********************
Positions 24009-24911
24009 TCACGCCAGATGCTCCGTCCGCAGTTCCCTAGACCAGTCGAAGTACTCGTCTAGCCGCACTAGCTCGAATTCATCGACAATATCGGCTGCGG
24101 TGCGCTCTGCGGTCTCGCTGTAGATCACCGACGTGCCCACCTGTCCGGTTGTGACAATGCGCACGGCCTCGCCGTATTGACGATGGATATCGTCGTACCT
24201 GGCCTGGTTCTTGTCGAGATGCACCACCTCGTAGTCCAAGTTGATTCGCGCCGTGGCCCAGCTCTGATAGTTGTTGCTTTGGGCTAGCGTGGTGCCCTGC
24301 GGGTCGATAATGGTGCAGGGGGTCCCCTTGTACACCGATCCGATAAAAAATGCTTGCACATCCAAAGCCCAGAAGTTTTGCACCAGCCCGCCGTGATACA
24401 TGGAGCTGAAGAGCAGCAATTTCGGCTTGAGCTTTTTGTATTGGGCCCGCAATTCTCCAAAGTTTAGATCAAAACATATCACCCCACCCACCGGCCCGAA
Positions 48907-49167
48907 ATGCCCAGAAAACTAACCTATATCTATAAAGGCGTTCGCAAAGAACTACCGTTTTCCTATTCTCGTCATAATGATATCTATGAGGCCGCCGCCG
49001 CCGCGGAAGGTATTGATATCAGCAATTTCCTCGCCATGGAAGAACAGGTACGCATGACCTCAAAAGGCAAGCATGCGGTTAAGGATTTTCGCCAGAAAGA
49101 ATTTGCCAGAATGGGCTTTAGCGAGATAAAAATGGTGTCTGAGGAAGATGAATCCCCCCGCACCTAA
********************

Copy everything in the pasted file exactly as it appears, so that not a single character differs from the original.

Positions 24009-24911
24009 TCACGCCAGATGCTCCGTCCGCAGTTCCCTAGACCAGTCGAAGTACTCGTCTAGCCGCACTAGCTCGAATTCATCGACAATATCGGCTGCGG
24101 TGCGCTCTGCGGTCTCGCTGTAGATCACCGACGTGCCCACCTGTCCGGTTGTGACAATGCGCACGGCCTCGCCGTATTGACGATGGATATCGTCGTACCT
24201 GGCCTGGTTCTTGTCGAGATGCACCACCTCGTAGTCCAAGTTGATTCGCGCCGTGGCCCAGCTCTGATAGTTGTTGCTTTGGGCTAGCGTGGTGCCCTGC
24301 GGGTCGATAATGGTGCAGGGGGTCCCCTTGTACACCGATCCGATAAAAAATGCTTGCACATCCAAAGCCCAGAAGTTTTGCACCAGCCCGCCGTGATACA
24401 TGGAGCTGAAGAGCAGCAATTTCGGCTTGAGCTTTTTGTATTGGGCCCGCAATTCTCCAAAGTTTAGATCAAAACATATCACCCCACCCACCGGCCCGAA
Positions 48907-49167
48907 ATGCCCAGAAAACTAACCTATATCTATAAAGGCGTTCGCAAAGAACTACCGTTTTCCTATTCTCGTCATAATGATATCTATGAGGCCGCCGCCG
49001 CCGCGGAAGGTATTGATATCAGCAATTTCCTCGCCATGGAAGAACAGGTACGCATGACCTCAAAAGGCAAGCATGCGGTTAAGGATTTTCGCCAGAAAGA
49101 ATTTGCCAGAATGGGCTTTAGCGAGATAAAAATGGTGTCTGAGGAAGATGAATCCCCCCGCACCTAA